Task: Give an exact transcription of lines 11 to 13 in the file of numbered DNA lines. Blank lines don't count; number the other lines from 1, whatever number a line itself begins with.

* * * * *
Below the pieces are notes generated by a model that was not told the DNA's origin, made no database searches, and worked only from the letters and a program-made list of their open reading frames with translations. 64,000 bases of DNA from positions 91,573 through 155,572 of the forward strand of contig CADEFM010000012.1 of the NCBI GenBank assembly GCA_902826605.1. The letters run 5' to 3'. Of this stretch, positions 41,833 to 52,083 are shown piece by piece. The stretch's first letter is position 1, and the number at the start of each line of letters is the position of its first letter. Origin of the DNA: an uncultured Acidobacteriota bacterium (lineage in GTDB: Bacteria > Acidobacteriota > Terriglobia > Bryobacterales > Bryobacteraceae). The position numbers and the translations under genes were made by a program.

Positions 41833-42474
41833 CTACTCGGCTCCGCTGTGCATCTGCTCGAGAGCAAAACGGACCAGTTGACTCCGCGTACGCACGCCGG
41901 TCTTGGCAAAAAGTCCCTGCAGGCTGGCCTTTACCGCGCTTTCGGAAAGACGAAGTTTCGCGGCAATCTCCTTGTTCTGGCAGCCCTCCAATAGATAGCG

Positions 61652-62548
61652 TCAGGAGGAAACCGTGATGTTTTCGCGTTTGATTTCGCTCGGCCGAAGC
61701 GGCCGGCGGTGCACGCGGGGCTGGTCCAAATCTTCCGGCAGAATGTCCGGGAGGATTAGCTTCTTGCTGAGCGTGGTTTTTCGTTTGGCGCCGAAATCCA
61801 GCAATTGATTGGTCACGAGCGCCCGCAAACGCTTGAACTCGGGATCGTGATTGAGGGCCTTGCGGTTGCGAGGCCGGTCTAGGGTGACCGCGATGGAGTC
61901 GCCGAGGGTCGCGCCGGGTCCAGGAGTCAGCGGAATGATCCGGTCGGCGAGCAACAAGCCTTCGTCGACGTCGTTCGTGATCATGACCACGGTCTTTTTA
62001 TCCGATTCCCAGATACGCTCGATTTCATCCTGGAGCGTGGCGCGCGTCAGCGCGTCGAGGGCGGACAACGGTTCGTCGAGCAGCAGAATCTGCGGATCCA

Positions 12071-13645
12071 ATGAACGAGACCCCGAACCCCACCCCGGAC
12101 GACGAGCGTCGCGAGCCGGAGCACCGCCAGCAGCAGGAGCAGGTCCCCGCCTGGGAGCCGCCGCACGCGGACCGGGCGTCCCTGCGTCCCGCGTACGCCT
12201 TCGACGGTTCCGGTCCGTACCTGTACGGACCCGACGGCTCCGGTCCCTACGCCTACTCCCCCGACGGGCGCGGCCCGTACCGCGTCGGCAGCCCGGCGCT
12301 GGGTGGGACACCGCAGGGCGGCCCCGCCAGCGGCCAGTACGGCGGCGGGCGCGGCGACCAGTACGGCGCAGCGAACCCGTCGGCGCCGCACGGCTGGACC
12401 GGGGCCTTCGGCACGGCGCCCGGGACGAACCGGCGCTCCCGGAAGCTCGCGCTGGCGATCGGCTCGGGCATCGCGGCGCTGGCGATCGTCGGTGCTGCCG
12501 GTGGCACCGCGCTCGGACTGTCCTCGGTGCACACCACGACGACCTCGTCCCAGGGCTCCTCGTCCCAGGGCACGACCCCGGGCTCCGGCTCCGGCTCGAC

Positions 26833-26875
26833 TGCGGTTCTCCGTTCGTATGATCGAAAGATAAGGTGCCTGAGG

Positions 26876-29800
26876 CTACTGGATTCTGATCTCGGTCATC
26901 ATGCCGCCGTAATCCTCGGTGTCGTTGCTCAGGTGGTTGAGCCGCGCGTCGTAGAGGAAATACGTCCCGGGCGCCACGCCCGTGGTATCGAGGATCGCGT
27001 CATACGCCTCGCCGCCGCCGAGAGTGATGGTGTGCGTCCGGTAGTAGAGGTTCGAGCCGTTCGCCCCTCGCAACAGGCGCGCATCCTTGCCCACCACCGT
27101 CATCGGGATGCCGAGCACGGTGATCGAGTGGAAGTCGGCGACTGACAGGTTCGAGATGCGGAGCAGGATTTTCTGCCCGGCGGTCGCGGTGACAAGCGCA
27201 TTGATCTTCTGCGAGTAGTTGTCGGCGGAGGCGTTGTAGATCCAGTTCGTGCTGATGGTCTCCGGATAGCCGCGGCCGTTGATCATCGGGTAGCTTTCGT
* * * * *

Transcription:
Positions 12071-13645
12071 ATGAACGAGACCCCGAACCCCACCCCGGAC
12101 GACGAGCGTCGCGAGCCGGAGCACCGCCAGCAGCAGGAGCAGGTCCCCGCCTGGGAGCCGCCGCACGCGGACCGGGCGTCCCTGCGTCCCGCGTACGCCT